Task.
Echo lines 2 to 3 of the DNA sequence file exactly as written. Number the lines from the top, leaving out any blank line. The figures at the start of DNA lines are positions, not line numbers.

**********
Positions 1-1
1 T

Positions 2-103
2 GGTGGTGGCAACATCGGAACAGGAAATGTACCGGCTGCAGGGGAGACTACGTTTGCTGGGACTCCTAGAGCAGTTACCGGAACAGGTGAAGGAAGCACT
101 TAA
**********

1 T

Positions 2-103